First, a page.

Disassemble your Delta Single Handle Kitchen Faucet Ball and seat assembly to check for cracked gaskets and leakage, or to replace the taps.

Shut water off hot and cold
  • Shut water off hot and cold

Add Comment

Loosen set screw and remove faucet handle
  • Loosen set screw and remove faucet handle

  • Use caution as this may be tight and need some force to remove

Add Comment

  • Using channel lock pliers or pipe wrench remove locking cap to expose valve.

  • Be careful not to scratch finish. If your cap does not have grooves at the top use a towel to avoid scratching

Add Comment

  • remove cam and ball assembly by pulling up

  • Note that arrow on cam assemmbly points to front

Add Comment

  • Remove seat assembly using an allen wrench or phillip head screwdriver

Add Comment

  • Replace seat assembly using allen wrench or phillips which keeps you from loosing the spring.

  • Lightly press on seat assembly to seat it

Add Comment

  • Install ball assembly making sure tab in faucet assembly is inserted in ball housing slot

  • Install cam assembly make sure tab on cam is inserted in slot on faucet housing. Make sure the arrow is pointing forward

  • See picture with the allen wrench pointing to the arrow on the cam assembly. Remember the opening on the cam assembly is the arrow. Press the cam assembly into the faucet housing. With all the new seats, balls, and cam assembly, this can be difficult.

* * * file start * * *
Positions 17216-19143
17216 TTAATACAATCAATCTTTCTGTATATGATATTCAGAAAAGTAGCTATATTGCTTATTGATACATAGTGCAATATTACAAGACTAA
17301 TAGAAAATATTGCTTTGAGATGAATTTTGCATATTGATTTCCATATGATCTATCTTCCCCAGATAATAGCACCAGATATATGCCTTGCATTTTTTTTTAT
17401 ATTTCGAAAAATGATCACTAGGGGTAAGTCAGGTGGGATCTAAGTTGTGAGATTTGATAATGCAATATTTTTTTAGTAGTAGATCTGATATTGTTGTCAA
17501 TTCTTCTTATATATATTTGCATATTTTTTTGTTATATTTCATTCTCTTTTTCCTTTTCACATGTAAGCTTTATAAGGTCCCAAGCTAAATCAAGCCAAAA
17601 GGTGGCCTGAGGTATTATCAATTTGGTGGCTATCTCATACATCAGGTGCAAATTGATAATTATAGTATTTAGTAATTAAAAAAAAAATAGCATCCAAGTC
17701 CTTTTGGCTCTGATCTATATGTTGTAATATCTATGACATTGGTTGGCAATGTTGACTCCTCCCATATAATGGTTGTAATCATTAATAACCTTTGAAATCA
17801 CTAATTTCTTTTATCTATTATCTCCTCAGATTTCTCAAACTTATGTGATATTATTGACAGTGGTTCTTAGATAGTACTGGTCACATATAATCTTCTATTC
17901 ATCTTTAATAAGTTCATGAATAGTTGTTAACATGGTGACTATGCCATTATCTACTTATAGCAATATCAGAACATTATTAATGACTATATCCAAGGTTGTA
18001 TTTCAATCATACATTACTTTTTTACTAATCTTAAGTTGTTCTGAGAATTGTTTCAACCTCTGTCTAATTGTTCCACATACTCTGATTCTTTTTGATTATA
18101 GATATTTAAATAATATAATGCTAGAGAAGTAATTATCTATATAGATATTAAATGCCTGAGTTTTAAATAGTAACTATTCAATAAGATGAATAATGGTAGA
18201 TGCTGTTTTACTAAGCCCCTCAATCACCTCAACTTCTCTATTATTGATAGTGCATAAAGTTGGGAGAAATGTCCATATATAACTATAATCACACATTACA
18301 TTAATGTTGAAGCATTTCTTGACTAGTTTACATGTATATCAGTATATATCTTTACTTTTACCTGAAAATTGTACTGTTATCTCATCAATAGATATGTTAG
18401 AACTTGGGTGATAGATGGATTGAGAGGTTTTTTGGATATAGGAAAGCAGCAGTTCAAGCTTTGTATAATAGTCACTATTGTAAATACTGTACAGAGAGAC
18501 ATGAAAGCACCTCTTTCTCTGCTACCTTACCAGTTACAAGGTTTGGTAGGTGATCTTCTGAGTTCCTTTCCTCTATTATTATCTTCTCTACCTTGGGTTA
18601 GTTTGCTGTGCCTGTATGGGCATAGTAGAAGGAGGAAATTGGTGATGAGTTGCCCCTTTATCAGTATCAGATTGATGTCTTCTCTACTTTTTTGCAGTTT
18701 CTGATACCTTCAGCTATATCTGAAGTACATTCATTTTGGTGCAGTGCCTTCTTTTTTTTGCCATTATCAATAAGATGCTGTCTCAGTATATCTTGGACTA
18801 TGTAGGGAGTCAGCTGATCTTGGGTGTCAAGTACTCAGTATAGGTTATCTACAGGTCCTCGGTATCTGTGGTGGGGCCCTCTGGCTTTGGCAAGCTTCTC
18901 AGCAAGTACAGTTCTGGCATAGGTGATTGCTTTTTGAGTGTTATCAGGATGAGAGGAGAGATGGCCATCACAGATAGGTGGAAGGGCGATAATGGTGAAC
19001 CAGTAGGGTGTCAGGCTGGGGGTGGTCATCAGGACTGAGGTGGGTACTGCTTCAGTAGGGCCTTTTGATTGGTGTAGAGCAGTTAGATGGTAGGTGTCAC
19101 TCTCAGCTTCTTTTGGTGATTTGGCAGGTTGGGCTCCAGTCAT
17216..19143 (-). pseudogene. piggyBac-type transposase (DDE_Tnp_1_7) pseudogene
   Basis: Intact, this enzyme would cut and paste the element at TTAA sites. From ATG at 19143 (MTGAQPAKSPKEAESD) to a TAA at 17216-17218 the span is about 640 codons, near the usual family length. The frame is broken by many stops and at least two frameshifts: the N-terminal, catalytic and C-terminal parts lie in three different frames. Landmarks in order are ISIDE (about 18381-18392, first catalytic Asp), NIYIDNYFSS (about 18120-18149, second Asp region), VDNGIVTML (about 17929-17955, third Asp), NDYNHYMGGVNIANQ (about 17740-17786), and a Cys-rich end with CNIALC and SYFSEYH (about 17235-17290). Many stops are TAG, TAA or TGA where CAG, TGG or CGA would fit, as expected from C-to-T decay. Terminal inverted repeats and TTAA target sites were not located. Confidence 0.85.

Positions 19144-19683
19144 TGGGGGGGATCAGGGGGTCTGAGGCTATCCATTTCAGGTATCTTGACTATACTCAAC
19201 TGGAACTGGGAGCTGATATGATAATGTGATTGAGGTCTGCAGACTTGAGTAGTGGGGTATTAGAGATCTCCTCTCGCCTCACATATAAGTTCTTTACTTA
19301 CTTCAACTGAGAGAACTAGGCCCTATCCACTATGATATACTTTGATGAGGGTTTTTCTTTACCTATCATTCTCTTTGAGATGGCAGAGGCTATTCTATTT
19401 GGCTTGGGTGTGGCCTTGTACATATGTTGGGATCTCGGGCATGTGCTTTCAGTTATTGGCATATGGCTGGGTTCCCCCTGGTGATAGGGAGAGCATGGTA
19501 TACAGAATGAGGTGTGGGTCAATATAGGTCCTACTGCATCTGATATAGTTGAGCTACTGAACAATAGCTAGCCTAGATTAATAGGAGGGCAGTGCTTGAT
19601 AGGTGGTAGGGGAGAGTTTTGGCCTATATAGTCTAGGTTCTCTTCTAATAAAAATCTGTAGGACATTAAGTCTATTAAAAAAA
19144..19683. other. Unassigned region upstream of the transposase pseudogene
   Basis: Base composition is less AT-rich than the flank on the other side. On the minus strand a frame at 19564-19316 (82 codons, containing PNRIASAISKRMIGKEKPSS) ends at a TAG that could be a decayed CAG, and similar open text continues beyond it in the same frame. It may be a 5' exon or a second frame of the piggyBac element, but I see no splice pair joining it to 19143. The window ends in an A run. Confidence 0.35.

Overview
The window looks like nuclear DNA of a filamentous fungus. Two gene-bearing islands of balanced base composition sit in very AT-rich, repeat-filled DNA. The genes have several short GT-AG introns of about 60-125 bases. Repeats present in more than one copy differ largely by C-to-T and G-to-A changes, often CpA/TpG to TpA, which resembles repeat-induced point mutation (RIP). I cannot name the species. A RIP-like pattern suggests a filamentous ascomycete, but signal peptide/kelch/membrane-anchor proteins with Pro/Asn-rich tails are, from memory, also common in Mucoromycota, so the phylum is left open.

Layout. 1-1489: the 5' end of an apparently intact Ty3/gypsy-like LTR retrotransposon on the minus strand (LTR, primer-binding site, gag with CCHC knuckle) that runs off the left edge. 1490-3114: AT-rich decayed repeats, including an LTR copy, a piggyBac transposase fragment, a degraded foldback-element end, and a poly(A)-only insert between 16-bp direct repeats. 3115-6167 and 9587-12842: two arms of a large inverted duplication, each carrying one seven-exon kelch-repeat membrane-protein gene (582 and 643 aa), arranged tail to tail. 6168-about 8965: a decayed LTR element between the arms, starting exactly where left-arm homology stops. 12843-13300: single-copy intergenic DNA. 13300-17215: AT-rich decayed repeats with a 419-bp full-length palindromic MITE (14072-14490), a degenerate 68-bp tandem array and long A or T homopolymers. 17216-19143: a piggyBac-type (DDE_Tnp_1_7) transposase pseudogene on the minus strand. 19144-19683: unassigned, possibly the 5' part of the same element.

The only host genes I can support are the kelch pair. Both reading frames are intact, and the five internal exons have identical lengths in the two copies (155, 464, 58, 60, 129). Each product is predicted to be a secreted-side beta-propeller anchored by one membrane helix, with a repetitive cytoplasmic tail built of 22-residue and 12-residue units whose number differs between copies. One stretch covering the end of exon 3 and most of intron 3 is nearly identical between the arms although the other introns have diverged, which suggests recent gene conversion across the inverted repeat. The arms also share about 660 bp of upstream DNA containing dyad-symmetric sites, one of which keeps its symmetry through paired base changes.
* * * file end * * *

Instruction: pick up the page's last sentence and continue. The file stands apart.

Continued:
Add Comment

  • Hand tighten plus a little turn with channel lock pliers. Do not over tighten or scratch finish.

Add Comment

  • Turn on water and check for leaks at faucet and spout

Add Comment

  • Insert ball stem into hole in faucet handle and tighten set screw

Add Comment


To reassemble your device, follow these instructions in reverse order.

3 other people completed this guide.

Cory Buchanan

Member since: 04/04/2014

302 Reputation

1 Guide authored


Why risk scratching the finish when a strap wrench can be used instead of pliers? Harborfreight has them very cheap.

crescent102 - Reply

FWIW, the inside of my Delta single-handle kitchen faucet did not look like this AT ALL. There were no little O-rings or springs, just a plastic cartridge with no replaceable parts. I found a replacement cartridge at a plumbing store (the big box stores did not carry it) for 30-some dollars, but the guy there told me that Delta has a lifetime warranty, and I should just call Delta for a free replacement. So if you have a leaky Delta faucet, you might just want to try getting a replacement cartridge instead of figuring out whether your faucet uses springs and O-rings or not.

David Fass - Reply

Add Comment

View Statistics:

Past 24 Hours: 44

Past 7 Days: 242

Past 30 Days: 1,074

All Time: 41,914